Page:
How Exactly Will Hybrid Learning Work If Students Return To School?

A look at what could be coming to Sunrise Mountain

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Hybrid classes have been a new thought from the beginning of the school year. Students are anxious to be back in school, something we really took for granted.

Because some students learn much better having face-to-face instruction, as soon as it was allowed our school really took this new type of system into consideration.

However, hybrid classes are still a very new system that we’ve never tried before. Many students are still confused on how this will work. So how will our school run these hybrid classes?

“In the proposed hybrid model, students are placed in cohorts,” said assistant principal Ms. Ruesch. “Cohort A students would come to school on Mondays and Tuesdays, and would be completing work online the rest of the days. Cohort B would come to school Thursdays and Fridays, and would be completing work online the rest of the days. Cohort C would be completely online.”

Now that students have a basic understanding of how things will work if we do begin hybrid classes. However, there is still one thing they may be curious about. What would a normal day be like with hybrid classes?

“A Cohort A student would arrive at school, grab to-go breakfast and head to their first class,” said Ruesch. “They would remain in that class for about 90 minutes, giving teachers time for presentations, class activities, independent work, etc. During this time, teachers would also open a Google Meet session for students in Cohorts B and C. Students in Cohort A would then grab a to-go lunch and head home for their remaining two classes of the day. At that point, all 3 Cohorts will meet with the teacher together via Google Meet, just like we are now.”

One question students might be wondering is, how will teachers juggle online students and in person students? At the same time or separately?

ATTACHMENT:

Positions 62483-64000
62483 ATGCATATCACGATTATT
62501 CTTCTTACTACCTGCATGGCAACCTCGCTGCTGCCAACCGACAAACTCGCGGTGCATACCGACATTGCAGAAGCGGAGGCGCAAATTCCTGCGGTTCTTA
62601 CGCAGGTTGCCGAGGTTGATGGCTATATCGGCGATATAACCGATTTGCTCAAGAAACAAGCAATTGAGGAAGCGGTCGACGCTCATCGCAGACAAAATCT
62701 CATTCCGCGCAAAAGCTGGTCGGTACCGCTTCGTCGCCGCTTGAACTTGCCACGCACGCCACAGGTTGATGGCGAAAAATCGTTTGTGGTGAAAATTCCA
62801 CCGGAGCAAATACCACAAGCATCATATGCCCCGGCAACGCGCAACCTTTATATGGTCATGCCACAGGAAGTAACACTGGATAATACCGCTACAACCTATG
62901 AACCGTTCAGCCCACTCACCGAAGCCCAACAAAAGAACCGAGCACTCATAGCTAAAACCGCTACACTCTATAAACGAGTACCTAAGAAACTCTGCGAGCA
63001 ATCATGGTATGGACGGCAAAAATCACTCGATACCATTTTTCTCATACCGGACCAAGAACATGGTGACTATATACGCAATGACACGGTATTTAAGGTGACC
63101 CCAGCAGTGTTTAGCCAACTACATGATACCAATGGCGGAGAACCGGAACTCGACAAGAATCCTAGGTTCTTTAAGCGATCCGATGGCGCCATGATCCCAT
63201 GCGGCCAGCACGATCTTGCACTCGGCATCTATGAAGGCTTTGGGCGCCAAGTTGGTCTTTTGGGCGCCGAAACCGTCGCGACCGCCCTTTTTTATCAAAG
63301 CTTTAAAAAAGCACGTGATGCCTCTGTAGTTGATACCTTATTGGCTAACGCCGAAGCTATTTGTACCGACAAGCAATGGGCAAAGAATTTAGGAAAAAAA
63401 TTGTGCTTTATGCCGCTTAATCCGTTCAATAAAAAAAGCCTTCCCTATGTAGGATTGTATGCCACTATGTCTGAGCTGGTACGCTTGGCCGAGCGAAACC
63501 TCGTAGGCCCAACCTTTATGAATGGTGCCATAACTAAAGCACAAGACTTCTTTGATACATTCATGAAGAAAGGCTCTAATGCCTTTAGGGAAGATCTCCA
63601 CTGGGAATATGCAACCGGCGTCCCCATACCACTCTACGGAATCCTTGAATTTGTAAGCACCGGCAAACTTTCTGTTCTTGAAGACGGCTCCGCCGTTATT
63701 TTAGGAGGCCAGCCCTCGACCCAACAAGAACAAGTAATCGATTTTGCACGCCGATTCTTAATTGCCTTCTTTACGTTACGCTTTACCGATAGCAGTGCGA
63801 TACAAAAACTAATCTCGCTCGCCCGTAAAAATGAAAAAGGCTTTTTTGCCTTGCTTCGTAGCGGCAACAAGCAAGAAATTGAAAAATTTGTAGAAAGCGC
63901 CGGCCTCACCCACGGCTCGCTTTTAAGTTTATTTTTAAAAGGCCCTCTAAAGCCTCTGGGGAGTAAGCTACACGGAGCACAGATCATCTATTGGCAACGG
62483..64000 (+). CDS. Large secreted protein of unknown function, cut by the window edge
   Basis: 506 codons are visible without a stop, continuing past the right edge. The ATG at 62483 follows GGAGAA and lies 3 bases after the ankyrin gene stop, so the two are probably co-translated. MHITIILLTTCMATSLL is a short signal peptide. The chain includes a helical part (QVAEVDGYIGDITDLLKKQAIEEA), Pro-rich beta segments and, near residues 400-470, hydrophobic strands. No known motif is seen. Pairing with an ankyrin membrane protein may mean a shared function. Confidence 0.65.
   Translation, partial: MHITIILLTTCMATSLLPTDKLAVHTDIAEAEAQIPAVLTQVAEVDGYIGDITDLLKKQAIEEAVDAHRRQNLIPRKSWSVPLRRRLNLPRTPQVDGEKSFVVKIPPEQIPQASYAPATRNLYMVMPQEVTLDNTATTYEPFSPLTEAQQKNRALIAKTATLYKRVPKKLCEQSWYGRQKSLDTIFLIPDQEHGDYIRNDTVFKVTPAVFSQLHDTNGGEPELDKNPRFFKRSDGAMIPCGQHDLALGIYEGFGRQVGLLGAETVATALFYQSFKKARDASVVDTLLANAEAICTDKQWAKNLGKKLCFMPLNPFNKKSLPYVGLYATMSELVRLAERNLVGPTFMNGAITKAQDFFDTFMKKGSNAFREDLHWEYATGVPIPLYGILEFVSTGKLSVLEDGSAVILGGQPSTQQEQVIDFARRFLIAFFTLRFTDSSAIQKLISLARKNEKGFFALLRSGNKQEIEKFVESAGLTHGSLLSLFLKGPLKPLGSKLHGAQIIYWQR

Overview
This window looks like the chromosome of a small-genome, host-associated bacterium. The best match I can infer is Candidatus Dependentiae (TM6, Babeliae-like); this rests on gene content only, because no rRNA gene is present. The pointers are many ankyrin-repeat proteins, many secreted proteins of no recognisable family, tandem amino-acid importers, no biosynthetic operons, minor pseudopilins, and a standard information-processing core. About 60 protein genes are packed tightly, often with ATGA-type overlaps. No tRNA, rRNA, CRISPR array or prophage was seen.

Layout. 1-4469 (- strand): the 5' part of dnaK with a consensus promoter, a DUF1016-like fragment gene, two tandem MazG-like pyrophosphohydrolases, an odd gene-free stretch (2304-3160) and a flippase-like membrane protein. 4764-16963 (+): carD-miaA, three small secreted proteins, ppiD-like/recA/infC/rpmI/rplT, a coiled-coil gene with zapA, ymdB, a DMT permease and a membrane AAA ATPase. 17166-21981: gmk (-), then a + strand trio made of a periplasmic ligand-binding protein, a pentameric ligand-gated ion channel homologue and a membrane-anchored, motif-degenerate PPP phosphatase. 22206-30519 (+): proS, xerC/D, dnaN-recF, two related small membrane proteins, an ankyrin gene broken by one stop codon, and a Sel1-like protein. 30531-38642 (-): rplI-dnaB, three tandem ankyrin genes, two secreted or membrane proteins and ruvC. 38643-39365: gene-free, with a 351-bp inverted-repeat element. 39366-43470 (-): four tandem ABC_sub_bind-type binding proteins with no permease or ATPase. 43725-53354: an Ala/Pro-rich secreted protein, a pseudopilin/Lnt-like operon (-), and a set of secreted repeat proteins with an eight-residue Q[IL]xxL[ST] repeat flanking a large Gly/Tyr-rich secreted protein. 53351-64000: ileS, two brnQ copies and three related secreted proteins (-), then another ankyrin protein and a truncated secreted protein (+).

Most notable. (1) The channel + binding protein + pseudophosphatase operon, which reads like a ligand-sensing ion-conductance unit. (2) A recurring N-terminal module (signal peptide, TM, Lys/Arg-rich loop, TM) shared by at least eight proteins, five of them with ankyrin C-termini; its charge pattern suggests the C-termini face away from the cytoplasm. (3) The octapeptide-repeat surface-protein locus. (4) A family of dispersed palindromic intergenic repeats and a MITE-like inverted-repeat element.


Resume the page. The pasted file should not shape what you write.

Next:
“Some teachers may elect to teach all three groups at the same time,” said Ruesch. “They may have their live Google Meet sessions with Cohort B and C while students in the classroom are completing independent work. At passing, students will then move to their next class. Teachers will again provide direct instruction for all three groups, either at the same time or separately.”

Although it may sound complicated, our school’s administration is doing everything possible to sort out any and all questions to make sure every student and parent understands precisely how the new system will run.

Because of the pandemic, nothing can be certain. Things change almost daily which can also make it hard for our school to make future plans when they aren’t sure themselves if they will work out.

For example, juniors will be able to attend school in person to take their ACT’s next week.

This small step may mean that soon larger groups will be allowed back to school and the idea of hybrid classes will actually be implemented.

This said, what are our principal’s thought on the possible new system of hybrid classes for our school?

“That plan is going to be provided by the district and to be honest, it has changed quite a bit over the past few months,” said Sunrise Mountain High School Principal Mr. Adams. “For now, that’s all I can tell you because things change so frequently with the district. As soon as we know for sure, we will communicate that with everyone immediately.”

There will definitely have to be a lot of adaptation on everyone’s part if the new system is actually implemented but as most students want nothing more than to return to school, it may not be too hard.

Something else that students may be curious about is how will these ‘cohorts,’ mentioned by Ms. Ruesch, be chosen.

“Basically, students that elect to come to school in Cohorts A and B will attend each of their classes once every two weeks on campus,” said Ruesch. “They will still receive the majority of their assignments and instruction online through Canvas and live Google Meet sessions. The on-campus time with teachers will help students that are more visual and hands-on learners.

Aside from educational benefits, what other good things will hybrid class bring for students?

“It will also allow some limited social interactions with peers, clubs, activities and sports. The most difficult part of the proposed hybrid plan will be the calendar, as classes will rotate every week to accommodate everything.”

Although education is a very important factor in the establishing of hybrid classes, our administration has also thought about students interacting with each other again.

What this year has taught us is that as much as students may not like school, it certainly is better when you are actually there then just watching it through a screen.

Hopefully all goes well and we are allowed to return to school even if it is only for two or three days.